This will not be a 'real time' search, although EMC updates content every few hours so it's never very far behind events.

The search is at present quite basic and limited. I plan to add a number of more sophisticated features in the future including the ability to filter by blog tags and by dates. I may also introduce RSS feeds for search queries at some point.

Constructing Search Query URLs

If you'd like to use an event tag, it's possible to work out in advance what the URL will be, without needing to visit EMC and run the search manually (though you might be advised to check it works!). But you'll need to use URL encoding as appropriate for any spaces or punctuation in the tag (so it might be a good idea to avoid them).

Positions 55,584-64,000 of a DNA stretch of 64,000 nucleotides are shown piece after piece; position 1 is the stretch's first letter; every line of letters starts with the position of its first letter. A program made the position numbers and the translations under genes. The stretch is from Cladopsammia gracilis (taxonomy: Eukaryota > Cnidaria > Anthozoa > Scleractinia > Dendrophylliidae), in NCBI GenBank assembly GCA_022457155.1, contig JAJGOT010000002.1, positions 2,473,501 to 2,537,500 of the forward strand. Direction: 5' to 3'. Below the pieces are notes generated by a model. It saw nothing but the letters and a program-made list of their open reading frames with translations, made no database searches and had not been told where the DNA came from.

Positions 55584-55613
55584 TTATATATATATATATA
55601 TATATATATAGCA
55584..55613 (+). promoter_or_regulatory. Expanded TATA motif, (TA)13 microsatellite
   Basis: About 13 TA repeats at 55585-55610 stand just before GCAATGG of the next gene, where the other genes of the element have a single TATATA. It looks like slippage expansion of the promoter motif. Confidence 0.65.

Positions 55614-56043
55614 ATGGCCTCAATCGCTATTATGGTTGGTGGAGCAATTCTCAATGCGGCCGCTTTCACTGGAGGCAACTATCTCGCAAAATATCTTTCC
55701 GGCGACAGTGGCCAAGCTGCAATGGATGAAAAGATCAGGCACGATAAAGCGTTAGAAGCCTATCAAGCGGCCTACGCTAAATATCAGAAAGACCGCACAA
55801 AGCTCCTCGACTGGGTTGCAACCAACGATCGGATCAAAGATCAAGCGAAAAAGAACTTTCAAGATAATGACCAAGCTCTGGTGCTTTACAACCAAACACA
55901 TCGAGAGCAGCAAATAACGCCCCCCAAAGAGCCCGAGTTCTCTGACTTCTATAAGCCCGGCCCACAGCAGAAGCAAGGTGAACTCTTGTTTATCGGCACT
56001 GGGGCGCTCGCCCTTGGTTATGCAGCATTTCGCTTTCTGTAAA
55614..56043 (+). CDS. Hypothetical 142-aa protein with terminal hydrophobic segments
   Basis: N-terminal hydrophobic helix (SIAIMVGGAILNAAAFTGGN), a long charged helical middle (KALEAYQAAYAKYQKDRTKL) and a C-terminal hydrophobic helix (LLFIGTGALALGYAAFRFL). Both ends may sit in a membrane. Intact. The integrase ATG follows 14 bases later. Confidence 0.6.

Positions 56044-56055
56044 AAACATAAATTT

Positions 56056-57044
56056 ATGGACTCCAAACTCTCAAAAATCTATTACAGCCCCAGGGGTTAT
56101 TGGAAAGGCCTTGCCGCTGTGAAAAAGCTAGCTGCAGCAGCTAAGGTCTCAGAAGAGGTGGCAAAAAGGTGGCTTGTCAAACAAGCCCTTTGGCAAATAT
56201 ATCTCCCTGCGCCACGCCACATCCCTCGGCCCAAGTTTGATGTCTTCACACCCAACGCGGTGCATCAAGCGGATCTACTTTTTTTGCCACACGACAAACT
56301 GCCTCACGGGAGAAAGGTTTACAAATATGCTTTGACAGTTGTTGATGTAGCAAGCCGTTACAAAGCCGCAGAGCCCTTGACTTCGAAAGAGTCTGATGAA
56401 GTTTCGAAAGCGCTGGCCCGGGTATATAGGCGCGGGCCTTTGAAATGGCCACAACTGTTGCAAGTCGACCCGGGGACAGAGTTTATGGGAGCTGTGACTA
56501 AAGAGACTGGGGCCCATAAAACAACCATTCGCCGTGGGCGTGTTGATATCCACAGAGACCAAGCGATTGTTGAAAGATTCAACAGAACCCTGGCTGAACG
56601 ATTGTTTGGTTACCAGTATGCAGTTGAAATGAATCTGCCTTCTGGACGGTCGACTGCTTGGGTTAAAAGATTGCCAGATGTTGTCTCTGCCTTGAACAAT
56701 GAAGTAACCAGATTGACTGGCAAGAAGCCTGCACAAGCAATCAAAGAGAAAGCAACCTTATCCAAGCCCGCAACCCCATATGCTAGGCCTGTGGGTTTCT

This is the basic structure:

http://emc.historycarnival.org/searchcat?s={search term or phrase}

For example, the URL for a simple search for categories containing London:

http://emc.historycarnival.org/searchcat?s=london

The URL for a search for the exact category Gunpowder Plot:

http://emc.historycarnival.org/searchcat?s=Gunpowder%20Plot&exact=on

In this more complex URL, %20 is the URL encoding for a space between words and &exact=on adds the exact category requirement.

I'll do my best to ensure that the basic URL construction (searchcat?s=...) is stable and persistent as long as the site is around.